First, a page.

- Last Updated on Thursday, 04 September 2014 07:20
Note that in this Benchmark Results menu, there is a menu item "Old Benchmark Results" which shows the results for CS6, using the older PPBM5 Benchmark test. There is another menu item called "PPBM6 Results", which shows the results for CS6, CC and CC2014, using the new PPBM6 Benchmark test, but you have to login first to see that option.
The PPBM5 Benchmark Test is available for all versions of Premiere Pro CS5+, including CS6, so go ahead and use that for the time being. The Top 25 Charts and MPE Gain Charts from the PPBM5 Benchmark as well as new Top 26-50 charts are available on the next pages, but since this is all about CS6 and CC, we only include CS6 and CC results and the Relative Performance Index, RPI, has been recalculated for CS6 and CC results only. To refresh your memory, the RPI is a balanced weighting of the different tests to compensate for different durations of individual tests and is based on the average of the Top-10 observed values.
We have added information about the distribution of observed values as shown below.
Statistically these indicators mean the following:
- D9: upper decile, 10% of the observations are better, 90% are worse.
- Q3: upper quartile, 25% of the observations are better, 75% are worse.
- Med: median, 50% of the observations are better and 50% are worse.
- Q1: lower quartile, 75% of the observations are better, 25% are worse.
- D1: lower decile, 90% of the observations are better, 10% are worse.
When interpreting results from these charts, keep in mind that a 'balanced' system is one where all the scores are around the same percentile level. If all scores are around Med (median) this means a balanced rather average system, if all scores are around Q3 (upper quartile) this means a well performing balanced system, clearly above average, but if one test is clearly different from the other tests, say all tests are around the Q3 level, but one test is way lower than Med, that is a clear indication something is causing these disappointing results and needs further investigation.
If the Total Time score and the RPI (Relative Performance Index) score differ widely in numerical value, that is a clear indication of an unbalanced system. For instance 200 versus 400. A balanced system would have values that are very close.
These are the various percentile scores we found on the different tests:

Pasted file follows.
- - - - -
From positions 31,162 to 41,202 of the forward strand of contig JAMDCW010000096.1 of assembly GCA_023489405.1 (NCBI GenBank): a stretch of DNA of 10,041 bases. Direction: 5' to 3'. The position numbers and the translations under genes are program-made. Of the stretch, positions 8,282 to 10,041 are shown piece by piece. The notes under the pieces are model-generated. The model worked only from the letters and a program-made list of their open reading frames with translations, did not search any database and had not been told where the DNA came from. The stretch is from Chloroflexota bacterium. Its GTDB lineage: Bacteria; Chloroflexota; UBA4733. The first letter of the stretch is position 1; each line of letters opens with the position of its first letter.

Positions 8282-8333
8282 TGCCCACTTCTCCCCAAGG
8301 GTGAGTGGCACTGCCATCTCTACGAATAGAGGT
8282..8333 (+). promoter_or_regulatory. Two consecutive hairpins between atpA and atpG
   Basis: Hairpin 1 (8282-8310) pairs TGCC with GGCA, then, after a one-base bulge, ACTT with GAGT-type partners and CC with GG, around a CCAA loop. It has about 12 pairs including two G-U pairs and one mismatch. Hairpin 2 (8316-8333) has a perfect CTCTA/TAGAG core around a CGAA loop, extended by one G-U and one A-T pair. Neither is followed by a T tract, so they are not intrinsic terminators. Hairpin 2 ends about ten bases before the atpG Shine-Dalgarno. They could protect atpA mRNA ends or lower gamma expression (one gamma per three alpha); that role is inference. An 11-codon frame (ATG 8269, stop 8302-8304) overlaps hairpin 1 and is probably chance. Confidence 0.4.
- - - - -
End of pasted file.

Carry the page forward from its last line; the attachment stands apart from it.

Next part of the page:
The following chart is especially instructive, as it shows all the main tests in one overview, the Relative Performance Index or RPI as columns, the Total Time as the blue area and the individual tests as lines with a different scale on the right hand side.
What is noteworthy is that H.264-BR performance does not degrade as much as Disk I/O performance when the overall performance goes down, because CPU performance, even with fewer cores and lower clock speed, has less impact than fewer disks. Most of the lower performing systems are limited to a single project disk and at the other end of the scale are the raid arrays with multiple disks. Also note the grey columns (they appear a darker blue when overlayed with the Total Time area) that show what the RPI would be if the system is nicely balanced. The Top 25% of the systems are nicely balanced, but the bottom 25% are not very well balanced.
To give you a rough feel of where your system should ideally be in Total Time, based on indicators like `Monster`, `Warrior`, `Economical` etc. and assuming it is properly balanced in all components, each task being performed about equally well, this chart emerges:
In Relative Performance Index terms, the ideal balanced system should look like this:
If your score does not measure up to these expectations, have a careful look at your setup and tuning. If your score does not even reach the D1 level, and is amongst the slowest 10% of systems, it is a hopeless case. Only a new and faster system will improve your editing experience.
We have also added an overview graph with the popularity distribution of PC Brands. It is obvious that Asus and Gigabyte account for around 75% of the systems, a clear indicator that most systems are DIY ones and the tier 1 brand names like Dell and HP are not very popular.